Ash Wednesday – March 5, 2014
Ash Wednesday makes one’s faith very visible and public. Not offensively — but also not easy to miss — the sign of our faith shows up in the office, at school, on buses and subways, in lines at the grocery store, or at the gas station. This small symbol of the cross of ashes on our foreheads expresses an important truth: Faith doesn’t happen only at church, but lives among us, in public, every day.
The Scripture texts for the liturgy of Ash Wednesday do not only remind us of sin and death; they are a loud call to overcome sin, to be converted to Christ and the Gospel and to prepare for the new life of Easter. I would like to offer some reflections on what it means to be reconciled to God, to be an “Ambassador for Christ” (2 Corinthians 5:20-21), and the meaning of authentic piety and devotion as outlined in Matthew’s Gospel text for today’s liturgy (6:1-6, 16-18). I will conclude with some thoughts on Pope Emeritus Benedict XVI’s profound 2010 Lenten reflection on God’s justice.
Be reconciled to God!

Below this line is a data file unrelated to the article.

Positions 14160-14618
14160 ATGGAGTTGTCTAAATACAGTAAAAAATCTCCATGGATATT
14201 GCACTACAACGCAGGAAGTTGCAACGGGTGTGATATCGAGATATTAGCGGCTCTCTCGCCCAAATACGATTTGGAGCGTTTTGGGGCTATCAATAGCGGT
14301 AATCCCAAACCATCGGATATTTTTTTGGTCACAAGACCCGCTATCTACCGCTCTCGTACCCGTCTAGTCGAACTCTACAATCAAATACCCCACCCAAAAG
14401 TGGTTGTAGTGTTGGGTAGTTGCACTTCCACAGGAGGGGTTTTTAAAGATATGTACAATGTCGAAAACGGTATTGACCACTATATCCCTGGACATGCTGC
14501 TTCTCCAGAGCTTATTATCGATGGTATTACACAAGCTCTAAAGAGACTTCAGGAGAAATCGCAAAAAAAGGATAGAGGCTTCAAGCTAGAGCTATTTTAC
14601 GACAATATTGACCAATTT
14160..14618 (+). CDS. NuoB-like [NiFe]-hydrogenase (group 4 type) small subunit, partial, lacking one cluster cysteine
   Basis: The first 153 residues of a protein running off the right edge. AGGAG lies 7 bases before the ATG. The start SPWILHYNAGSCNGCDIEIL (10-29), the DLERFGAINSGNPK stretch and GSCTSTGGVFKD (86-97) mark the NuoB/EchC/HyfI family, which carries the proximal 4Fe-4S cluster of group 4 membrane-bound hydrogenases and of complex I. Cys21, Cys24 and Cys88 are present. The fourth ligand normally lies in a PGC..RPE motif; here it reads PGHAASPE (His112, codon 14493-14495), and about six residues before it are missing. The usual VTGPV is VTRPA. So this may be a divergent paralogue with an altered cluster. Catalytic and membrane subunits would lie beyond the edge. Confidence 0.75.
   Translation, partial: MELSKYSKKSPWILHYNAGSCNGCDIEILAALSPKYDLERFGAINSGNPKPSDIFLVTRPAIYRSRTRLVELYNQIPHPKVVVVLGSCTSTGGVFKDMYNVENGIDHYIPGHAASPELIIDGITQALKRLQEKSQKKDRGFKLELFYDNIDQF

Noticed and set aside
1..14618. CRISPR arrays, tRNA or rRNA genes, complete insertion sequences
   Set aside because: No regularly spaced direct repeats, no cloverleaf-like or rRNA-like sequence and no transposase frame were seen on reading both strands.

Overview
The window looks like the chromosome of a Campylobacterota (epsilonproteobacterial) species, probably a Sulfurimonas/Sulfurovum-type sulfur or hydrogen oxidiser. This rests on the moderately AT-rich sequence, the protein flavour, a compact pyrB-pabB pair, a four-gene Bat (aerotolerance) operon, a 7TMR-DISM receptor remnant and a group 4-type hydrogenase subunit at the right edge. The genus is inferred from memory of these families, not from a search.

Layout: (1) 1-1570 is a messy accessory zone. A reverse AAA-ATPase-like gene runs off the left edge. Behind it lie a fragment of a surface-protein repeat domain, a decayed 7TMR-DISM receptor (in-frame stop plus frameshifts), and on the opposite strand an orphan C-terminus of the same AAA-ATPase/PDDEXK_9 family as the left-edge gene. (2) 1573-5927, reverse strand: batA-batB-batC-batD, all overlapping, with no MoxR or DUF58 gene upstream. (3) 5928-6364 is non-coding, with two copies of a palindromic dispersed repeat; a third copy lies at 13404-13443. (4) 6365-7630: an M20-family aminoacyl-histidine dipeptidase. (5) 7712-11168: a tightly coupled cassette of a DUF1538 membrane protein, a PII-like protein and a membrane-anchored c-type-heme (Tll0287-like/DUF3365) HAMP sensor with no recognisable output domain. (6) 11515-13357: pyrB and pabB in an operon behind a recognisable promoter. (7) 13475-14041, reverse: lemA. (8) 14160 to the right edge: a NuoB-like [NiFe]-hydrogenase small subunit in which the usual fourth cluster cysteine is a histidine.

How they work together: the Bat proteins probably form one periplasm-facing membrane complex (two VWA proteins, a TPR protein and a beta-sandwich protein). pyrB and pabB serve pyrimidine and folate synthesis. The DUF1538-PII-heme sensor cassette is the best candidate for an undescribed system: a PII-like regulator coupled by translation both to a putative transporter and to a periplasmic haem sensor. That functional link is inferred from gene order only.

Today — the liturgy tells us — is the “acceptable time” for our reconciliation with God. Reconciliation is a gratuitous gift of God. Reconciliation must involve everyone: individuals, families, nations and peoples.
In the passage from 2 Corinthians 5:20-21, Paul encouraged the fractious Corinthian community to recognize that God has “reconciled us to himself through Christ, and has given us the ministry of reconciliation” (5:18). Paul speaks of “the new creation in Christ” (cf. 2 Corinthians 5:17) and goes on to tell us: “God in Christ was reconciling the world to himself, not holding individuals’ faults against them, and he has entrusted to us the news that we are reconciled. [...] The appeal we make in Christ’s name is: be reconciled to God” (2 Corinthians 5:19-20). [Read more...]